Keeping Balance

Interview by Stephanie Peh
Photography by Jovian Lim

Built in 1949, Phoenix Park was finally marked a historic site last year. The vintage whitewashed enclave is home to Commune Bistro and its fun mix of neighbours such as schools and a wellness retreat. Situated in town, yet away from easy public access, the area is a hideaway that allows one to rest and refresh. Similarly, Commune Bistro’s menu contains choices such as Soba and Cucumber Mint Salad or Truffle Oil Infused Portobello Sandwich. With a fresh take on eastern and western affairs combined, the food makes the body feel good with healthy and simple—yet decidedly tasty—options.

Amidst the buzz of the upcoming Asia Fashion Exchange, we met Tracy at Commune Bistro. It is no wonder Commune is one of the creative consultant’s favourite places, where she can find escape within the busy day-to-day. She speaks to us about making sound choices and bringing together work and play.

keeping balance commune thumbs

Hi Tracy, for a start, what is your favourite type of cuisine? Singaporeans are crazy about brunch, aren’t they?

I am a big foodie, so it’s hard to choose. But, if I have to, I always veer towards Asian and Japanese. I must be Singaporean because I love brunch too. I think it’s a combination of getting up late and believing I can eat more, just because I’m combining two meals. My brunch picks would be Commune’s corn fritters and The Plain’s poached eggs on sourdough.

The good thing about Singapore is that food choices are almost limitless, with new concepts and places emerging everywhere. What do you look for in new places?

Food, music, aesthetics and the energy of a space is what usually draws me back. Commune, Kyo, The Library and The Naked Finn are some recent favourites in F&B and nightlife. Shopping-wise, Inhabit at Mandarin Gallery is my top pick and I recently tried a session at The Ritual, a gym offering a 20-minute instructor-led group workout and thought it was a great concept for people like me, on a tight schedule and needing the push.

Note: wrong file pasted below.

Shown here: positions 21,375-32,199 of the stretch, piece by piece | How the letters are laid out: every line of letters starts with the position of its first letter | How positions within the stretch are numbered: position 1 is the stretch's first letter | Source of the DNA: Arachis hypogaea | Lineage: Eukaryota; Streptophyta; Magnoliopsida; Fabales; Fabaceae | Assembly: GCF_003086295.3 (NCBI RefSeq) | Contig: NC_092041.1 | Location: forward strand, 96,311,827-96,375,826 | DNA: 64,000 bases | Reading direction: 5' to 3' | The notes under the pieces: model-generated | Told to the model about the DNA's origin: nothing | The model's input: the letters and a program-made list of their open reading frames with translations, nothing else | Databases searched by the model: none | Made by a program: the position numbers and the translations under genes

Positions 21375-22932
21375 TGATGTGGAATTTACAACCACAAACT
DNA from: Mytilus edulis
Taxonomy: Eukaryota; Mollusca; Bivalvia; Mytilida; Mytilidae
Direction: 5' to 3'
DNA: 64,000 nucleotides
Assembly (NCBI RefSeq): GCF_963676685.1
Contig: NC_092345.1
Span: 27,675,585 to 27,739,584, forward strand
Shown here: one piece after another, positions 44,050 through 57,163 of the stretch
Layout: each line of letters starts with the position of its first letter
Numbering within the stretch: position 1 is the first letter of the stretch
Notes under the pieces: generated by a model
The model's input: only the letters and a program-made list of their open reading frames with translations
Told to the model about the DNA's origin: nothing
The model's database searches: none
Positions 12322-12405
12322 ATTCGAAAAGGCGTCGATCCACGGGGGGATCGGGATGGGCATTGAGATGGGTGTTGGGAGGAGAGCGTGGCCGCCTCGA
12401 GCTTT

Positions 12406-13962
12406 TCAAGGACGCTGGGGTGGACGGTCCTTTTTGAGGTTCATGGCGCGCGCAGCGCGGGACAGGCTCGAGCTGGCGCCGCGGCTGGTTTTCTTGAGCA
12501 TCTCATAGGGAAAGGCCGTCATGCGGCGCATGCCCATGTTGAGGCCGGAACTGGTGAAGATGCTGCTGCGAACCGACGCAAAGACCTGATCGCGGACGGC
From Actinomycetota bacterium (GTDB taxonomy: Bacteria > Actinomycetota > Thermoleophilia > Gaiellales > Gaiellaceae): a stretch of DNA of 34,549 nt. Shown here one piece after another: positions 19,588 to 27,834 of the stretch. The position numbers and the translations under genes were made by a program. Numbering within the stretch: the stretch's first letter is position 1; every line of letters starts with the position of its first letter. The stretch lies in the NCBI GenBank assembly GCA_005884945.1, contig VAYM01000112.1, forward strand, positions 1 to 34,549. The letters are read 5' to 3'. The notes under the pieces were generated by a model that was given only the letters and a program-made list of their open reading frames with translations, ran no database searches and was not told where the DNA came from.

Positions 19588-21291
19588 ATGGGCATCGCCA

Do you think our lifestyles have changed or improved over the years?

Singapore has changed a lot over the last few years, especially in terms of dining, nightlife and entertainment options. It has become more diverse and cosmopolitan; venues are now spread out over different districts, with new pockets surfacing at a greater frequency. It’s become more multi-faceted and there are many factors at work.

The relaxation in zoning laws has allowed for new areas to come up. The introduction of the Integrated Resorts has transformed the landscape tremendously, both architecturally and socially. Entrepreneurship, in my view, has reached the next level where we see more people taking greater risks with concept and location. The large growth in the expatriate community has also broadened the consumer base and brought with it different tastes, new ideas and investments.

Agreed. People are continually becoming more well-travelled and courageous with ideas these days. What do you think is the biggest challenge faced by start-ups?

In terms of infrastructure, rental and manpower costs are almost prohibitive. Landlords can be mercenary and as soon as an area develops, rentals inflate. Competition is also keener as the market place is no longer local but global as consumers are more well-travelled and anything can be made available at the touch of a button via the Internet.

On a personal level, I learnt that even institutions can make big mistakes so it is crucial to trust your instincts, have everything in black and white and know when to cut losses or take a new turn.

Read more in The U Press N˚2 (Singapore edition).